Can You Check Data Type in Python?
In Python, you can check the data type of a variable or value using the type() function. This function returns the data type of the specified object. It is a useful tool for debugging and ensuring that your code is working with the correct data types.
Using the type() Function
The type() function takes an object as its parameter and returns its data type. Let’s take a look at some examples:
x = 5 print(type(x))
This will output <class ‘int’>, indicating that the variable x is of type integer.
y = "Hello, World!" print(type(y))
This will output <class ‘str’>, indicating that the variable y is of type string.
z = [1, 2, 3] print(type(z))
This will output <class ‘list’>, indicating that the variable z is of type list.
Determining Data Types for Built-in Functions and Modules
In addition to checking the data type of variables, you can also use the type() function to determine the data types of built-in functions and modules.
This will output:
<class 'builtin_function_or_method'> <class 'module'>
The first line indicates that len is a built-in function, and the second line indicates that math is a module.
Checking Data Types for User-Defined Objects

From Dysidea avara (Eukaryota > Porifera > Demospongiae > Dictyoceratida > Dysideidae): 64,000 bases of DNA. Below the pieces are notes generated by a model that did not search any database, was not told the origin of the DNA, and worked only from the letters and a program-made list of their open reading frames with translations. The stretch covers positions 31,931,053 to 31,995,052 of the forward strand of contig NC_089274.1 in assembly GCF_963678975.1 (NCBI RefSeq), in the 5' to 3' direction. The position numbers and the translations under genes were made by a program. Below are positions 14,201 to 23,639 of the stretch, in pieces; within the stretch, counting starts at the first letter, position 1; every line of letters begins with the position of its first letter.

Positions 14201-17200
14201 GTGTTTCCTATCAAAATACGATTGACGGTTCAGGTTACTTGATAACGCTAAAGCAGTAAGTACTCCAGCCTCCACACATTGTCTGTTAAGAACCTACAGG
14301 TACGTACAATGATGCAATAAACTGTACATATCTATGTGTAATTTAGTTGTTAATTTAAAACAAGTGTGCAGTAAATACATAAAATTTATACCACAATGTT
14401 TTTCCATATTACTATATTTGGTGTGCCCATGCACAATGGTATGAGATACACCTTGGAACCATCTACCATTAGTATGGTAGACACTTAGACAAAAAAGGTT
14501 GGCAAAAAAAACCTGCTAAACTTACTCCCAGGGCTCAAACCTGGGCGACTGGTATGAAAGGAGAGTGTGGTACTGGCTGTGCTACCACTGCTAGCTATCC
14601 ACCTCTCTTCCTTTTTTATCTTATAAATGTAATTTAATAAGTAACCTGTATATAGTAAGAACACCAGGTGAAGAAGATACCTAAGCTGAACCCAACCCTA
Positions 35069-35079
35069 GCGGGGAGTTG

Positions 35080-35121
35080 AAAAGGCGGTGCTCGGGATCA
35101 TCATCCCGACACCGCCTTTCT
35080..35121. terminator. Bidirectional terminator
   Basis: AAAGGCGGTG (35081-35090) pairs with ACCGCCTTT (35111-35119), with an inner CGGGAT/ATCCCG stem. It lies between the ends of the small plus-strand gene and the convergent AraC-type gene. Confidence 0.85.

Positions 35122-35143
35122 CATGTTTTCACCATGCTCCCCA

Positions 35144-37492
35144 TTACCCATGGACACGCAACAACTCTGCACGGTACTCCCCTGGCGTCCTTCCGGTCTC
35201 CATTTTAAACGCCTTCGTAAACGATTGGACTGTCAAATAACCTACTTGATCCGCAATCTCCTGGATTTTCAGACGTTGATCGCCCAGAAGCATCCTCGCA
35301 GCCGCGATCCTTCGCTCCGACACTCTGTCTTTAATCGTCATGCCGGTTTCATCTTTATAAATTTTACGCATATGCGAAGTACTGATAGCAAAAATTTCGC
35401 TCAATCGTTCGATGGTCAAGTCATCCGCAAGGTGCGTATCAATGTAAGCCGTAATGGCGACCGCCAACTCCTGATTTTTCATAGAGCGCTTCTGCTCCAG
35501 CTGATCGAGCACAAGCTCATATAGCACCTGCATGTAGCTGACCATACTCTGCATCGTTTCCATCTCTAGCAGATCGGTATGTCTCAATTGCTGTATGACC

You can also use the type() function to check the data type of user-defined objects. When you create a class in Python, you are essentially creating a new data type. Let’s see an example:
class Person: def __init__(self, name, age): self.name = name self.age = age person = Person("John", 25) print(type(person))
This will output <class ‘__main__.Person’>, indicating that person is an instance of the Person class.
The type() function in Python allows you to check the data type of variables, values, built-in functions, modules, and user-defined objects. It is a powerful tool for debugging and ensuring that your code is working with the correct data types. By understanding how to use this function effectively, you can write more robust and error-free Python code.